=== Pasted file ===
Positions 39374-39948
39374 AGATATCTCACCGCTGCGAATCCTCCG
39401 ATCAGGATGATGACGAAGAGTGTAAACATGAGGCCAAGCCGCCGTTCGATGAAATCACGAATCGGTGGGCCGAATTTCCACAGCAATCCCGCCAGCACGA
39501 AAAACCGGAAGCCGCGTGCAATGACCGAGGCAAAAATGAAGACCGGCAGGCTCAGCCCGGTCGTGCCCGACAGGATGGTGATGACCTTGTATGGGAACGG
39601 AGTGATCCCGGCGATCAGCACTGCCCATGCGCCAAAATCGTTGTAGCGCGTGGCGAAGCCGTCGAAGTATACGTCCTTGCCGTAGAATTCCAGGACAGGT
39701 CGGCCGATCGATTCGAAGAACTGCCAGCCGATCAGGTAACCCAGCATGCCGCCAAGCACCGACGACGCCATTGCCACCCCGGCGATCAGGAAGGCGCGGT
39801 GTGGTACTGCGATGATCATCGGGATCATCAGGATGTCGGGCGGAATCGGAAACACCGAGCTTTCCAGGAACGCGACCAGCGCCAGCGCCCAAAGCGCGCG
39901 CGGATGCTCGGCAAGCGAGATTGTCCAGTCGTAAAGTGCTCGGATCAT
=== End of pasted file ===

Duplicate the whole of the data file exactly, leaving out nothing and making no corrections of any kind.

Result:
Positions 39374-39948
39374 AGATATCTCACCGCTGCGAATCCTCCG
39401 ATCAGGATGATGACGAAGAGTGTAAACATGAGGCCAAGCCGCCGTTCGATGAAATCACGAATCGGTGGGCCGAATTTCCACAGCAATCCCGCCAGCACGA
39501 AAAACCGGAAGCCGCGTGCAATGACCGAGGCAAAAATGAAGACCGGCAGGCTCAGCCCGGTCGTGCCCGACAGGATGGTGATGACCTTGTATGGGAACGG
39601 AGTGATCCCGGCGATCAGCACTGCCCATGCGCCAAAATCGTTGTAGCGCGTGGCGAAGCCGTCGAAGTATACGTCCTTGCCGTAGAATTCCAGGACAGGT
39701 CGGCCGATCGATTCGAAGAACTGCCAGCCGATCAGGTAACCCAGCATGCCGCCAAGCACCGACGACGCCATTGCCACCCCGGCGATCAGGAAGGCGCGGT
39801 GTGGTACTGCGATGATCATCGGGATCATCAGGATGTCGGGCGGAATCGGAAACACCGAGCTTTCCAGGAACGCGACCAGCGCCAGCGCCCAAAGCGCGCG
39901 CGGATGCTCGGCAAGCGAGATTGTCCAGTCGTAAAGTGCTCGGATCAT